There were also differences in exposure to news and information about the election generally, which might be more likely to explain differences in turnout by access. For example, young people in civic deserts reported less “incidental exposure” (i.e. exposure while they were doing something else) to information about the 2016 election.

Less Likely to See Ads on Social Media, but More Likely to be Activated on Social Media

There were also differences in the platforms through which young people were exposed to political ads. About 70% of all young people reported having seen political ads on television, still the dominant medium for such ads. In all other media formats, youth in civic deserts lagged somewhat behind in terms of exposure, though sometimes not by much. The bigger gaps manifested in ad consumption on podcasts/radio, on websites and specifically on Facebook; in those cases, youth in civic deserts were 10 percentage points less likely than others to come across political ads. These gaps may reflect differences in young people’s media attention and in their personal networks, which may affect things like the level of political discourse on social media.

Yet social media is a good strategy to reach youth in civic deserts. Beyond being a platform for political ads and information, for youth who perceive they live in civic deserts social media can play a key role in activating their engagement. Both before and after the election, youth in civic deserts were more likely than their peers to report taking action on political or social issues because of something they read on social media. Almost 40% of youth in civic deserts decided to engage “over the previous month,” compared to a quarter of youth with high civic access.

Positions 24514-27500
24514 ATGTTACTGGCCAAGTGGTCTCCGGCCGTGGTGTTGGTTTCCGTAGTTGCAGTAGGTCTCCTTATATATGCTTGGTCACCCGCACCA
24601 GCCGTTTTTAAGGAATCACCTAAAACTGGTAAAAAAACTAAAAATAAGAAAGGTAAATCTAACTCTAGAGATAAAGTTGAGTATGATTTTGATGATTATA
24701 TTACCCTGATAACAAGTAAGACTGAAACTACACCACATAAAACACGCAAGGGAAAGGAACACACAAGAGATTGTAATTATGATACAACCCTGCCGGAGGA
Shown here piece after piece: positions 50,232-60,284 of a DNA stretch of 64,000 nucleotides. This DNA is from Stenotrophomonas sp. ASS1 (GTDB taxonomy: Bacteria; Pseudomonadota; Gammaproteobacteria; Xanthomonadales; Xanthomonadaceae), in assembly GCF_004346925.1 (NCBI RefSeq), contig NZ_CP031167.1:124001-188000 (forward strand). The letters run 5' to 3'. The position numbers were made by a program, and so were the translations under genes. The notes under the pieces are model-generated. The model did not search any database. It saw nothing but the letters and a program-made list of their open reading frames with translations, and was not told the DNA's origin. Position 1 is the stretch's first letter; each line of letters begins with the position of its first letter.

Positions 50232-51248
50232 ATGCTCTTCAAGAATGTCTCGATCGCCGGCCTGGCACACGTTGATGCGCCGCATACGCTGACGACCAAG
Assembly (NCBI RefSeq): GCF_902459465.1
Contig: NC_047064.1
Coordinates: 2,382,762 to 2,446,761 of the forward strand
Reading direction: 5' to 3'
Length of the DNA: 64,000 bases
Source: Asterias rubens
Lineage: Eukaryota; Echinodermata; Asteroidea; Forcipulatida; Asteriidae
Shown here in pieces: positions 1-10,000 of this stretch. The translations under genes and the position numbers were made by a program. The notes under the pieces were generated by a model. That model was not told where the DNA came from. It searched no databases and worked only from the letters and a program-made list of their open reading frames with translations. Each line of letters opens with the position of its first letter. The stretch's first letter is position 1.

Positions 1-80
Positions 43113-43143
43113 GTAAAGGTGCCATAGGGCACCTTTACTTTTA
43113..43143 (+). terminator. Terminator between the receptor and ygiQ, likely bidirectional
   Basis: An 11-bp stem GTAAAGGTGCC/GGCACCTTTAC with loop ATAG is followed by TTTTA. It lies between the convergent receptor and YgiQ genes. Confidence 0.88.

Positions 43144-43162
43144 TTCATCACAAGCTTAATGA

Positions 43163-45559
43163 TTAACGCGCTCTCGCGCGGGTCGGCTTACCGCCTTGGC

It is important to understand these differences in information and activation through different media platforms and, indeed, all differences between youth in civic deserts and their peers with better access to civic opportunities. Opportunity/outreach often facilitates engagement. But political targeting influences who is contacted, which is itself influenced by previous engagement. The implications of these dynamics deserve thoughtful consideration. As political parties, candidates for office, and others strive to engage youth, they should carefully tailor their messages and methods to reach young people who may be especially disconnected and discouraged by the lack of resources and institutions they perceive. At the same time, electoral outreach is clearly playing an important role connecting youth to democratic life and helping to combat the civic inequities young people may experience because of where they happen to live.

[1] This analysis focuses on youth 18-34 years old.

[2] There are exceptions, including the District of Columbia, where votes in presidential elections are not considered. Additionally, youth with felony convictions are disenfranchised in some states.